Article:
Mr J Mamabolo (ANC) appreciated the effort made by the National Heritage Council (NHC) in presenting their assets and liabilities. He questioned the NHC's relationship with other provincial heritage structures, specifically mentioning the Limpopo Heritage Council. He inquired about how the NHC interacts with these structures, whether they attend meetings, and the nature of their collaboration.

Additionally, Mr Mamabolo directed a question to the CEO, seeking information on the NHC's international engagement. He wanted to know how the entity promotes liberation heritage abroad and if their activities are limited to Heritage Month or if they actively work with the Department throughout the year to promote heritage. He emphasised the importance of consistent promotion of heritage beyond specific months.

The Chairperson emphasised the importance of addressing compliance issues within the NHC. The Chairperson raised concerns about the NHC's qualification for an unqualified audit opinion with findings on legislation compliance and material misstatements. Despite improvements from the previous year, the NHC has maintained the same audit status. The Chairperson questioned the plans in place to ensure a clean audit with no findings, especially since there is a plan mentioned for March 2024.

Further, the Chairperson highlighted that the entity has been identified with material non-compliance issues related to a lack of monitoring compliance with legislation and effective implementation of consequence management. This non-compliance has resulted in irregular expenditure, a matter that multiple Members have brought up. The Chairperson requested information on the measures the NHC plans to take to prevent such irregularities from occurring in the next financial year.

In conclusion, the Chairperson stressed the importance of the entity presenting its challenges and plans for improvement transparently to the Committee. As a responsible entity, the Chairperson expected that the NHC should identify issues, acknowledge them, and present strategies and plans for correction and improvement.


Mr Neluvhalani thanked the Members for their questions and assured them that the NHC is open and takes full responsibility for past issues. He clarified that while the presentation could not cover every detail, the NHC is ready to provide more information. He addressed questions from various Members, providing details on irregular expenditure, resignations, and the stability of the entity.

Mr Neluvhalani explained the background of the NHC, stating that the current Council started in 2020, dealing with issues inherited from the previous administration. He addressed concerns about irregular expenditures, including legal fees and rental costs, highlighting that some irregularities were inherited and are being actively addressed. He made an example of a rental agreement contributing to irregular expenditure. He mentioned the current stable structure and ongoing efforts to resolve audit issues.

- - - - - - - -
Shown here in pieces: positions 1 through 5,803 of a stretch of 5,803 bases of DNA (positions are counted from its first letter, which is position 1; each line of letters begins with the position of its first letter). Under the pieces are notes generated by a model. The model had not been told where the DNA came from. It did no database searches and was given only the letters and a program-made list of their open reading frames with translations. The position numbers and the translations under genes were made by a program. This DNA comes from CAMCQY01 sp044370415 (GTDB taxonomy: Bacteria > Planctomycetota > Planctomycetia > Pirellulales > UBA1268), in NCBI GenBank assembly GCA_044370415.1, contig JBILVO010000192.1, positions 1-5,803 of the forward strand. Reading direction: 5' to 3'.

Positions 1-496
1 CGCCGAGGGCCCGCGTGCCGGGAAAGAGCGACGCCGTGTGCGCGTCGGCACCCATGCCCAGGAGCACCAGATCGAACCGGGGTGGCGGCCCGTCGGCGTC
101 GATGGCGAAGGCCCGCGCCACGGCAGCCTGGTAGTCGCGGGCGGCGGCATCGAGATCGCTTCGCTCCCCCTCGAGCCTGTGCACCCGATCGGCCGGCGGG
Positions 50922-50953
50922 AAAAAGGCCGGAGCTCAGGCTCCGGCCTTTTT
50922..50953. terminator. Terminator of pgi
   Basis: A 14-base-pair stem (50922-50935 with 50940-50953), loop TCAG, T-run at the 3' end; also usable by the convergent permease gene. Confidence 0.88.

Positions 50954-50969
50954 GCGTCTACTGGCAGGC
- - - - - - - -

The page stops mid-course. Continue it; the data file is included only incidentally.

Regarding resignations, Mr Neluvhalani discussed the dismissals that resulted from a forensic investigation, emphasising the commitment to due processes and the need to take corrective action. He provided assurance that the current leadership is stable and focused on governance.

In response to specific Member questions, Mr Neluvhalani addressed issues related to the company secretary's resignation, appointments, and declarations of interest in other boards. He assured Members that due diligence was conducted in the appointment process. He also discussed the reduction in the use of external consultants and efforts to conduct research in-house.

Mr Neluvhalani concluded by thanking words of encouragement and commendation from Members and reiterated the commitment to transparency and accountability. He then handed over to the CEO and CFO to provide further details on specific questions raised by the Members.

Dr Lukhwareni addressed several points raised by the Members. He mentioned challenges with participation from the Western Cape in the schools’ programme, attributing it to the voluntary nature of the initiative. However, efforts were being made to engage with all provinces, aiming for broader representation in the future.

Regarding succession planning, Dr Lukhwareni explained that replacements had been made on a contract basis for key positions such as strategy, HR, company secretary, and legal. He acknowledged the difficulty in succession planning for a small organisation but emphasised their commitment to acting swiftly when opportunities arise.

He provided information on consequence management, noting 343 cases as a minimum of some form of consequence management. The company secretary would elaborate on the disciplinary process and system issues.

The Bisho Massacre Memorial was discussed, with the core manager set to provide more details. Dr Lukhwareni highlighted recent engagements with provinces on various projects, including the Bisho Massacre Memorial, with a focus on repurposing the project for greater value.

Concerning provincial structures, Dr Lukhwareni clarified that they typically do not have official entities in provinces. Instead, the Minister appointed a council member from each province to serve as a launching pad for engagements.